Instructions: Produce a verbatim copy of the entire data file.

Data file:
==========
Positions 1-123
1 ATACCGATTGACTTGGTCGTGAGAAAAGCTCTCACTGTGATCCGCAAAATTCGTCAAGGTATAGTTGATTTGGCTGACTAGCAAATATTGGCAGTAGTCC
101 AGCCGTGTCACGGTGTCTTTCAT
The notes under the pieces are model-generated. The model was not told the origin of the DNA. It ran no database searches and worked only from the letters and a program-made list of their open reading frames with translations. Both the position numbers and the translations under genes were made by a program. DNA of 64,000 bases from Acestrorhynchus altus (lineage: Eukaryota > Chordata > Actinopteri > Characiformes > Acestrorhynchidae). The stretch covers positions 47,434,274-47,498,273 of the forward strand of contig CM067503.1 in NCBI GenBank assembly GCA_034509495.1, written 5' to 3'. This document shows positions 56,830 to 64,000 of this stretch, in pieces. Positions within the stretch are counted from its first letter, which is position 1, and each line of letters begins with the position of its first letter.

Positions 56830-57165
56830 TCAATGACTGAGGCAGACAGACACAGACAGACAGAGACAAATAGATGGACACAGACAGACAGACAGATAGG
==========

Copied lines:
Positions 1-123
1 ATACCGATTGACTTGGTCGTGAGAAAAGCTCTCACTGTGATCCGCAAAATTCGTCAAGGTATAGTTGATTTGGCTGACTAGCAAATATTGGCAGTAGTCC
101 AGCCGTGTCACGGTGTCTTTCAT
The notes under the pieces are model-generated. The model was not told the origin of the DNA. It ran no database searches and worked only from the letters and a program-made list of their open reading frames with translations. Both the position numbers and the translations under genes were made by a program. DNA of 64,000 bases from Acestrorhynchus altus (lineage: Eukaryota > Chordata > Actinopteri > Characiformes > Acestrorhynchidae). The stretch covers positions 47,434,274-47,498,273 of the forward strand of contig CM067503.1 in NCBI GenBank assembly GCA_034509495.1, written 5' to 3'. This document shows positions 56,830 to 64,000 of this stretch, in pieces. Positions within the stretch are counted from its first letter, which is position 1, and each line of letters begins with the position of its first letter.

Positions 56830-57165
56830 TCAATGACTGAGGCAGACAGACACAGACAGACAGAGACAAATAGATGGACACAGACAGACAGACAGATAGG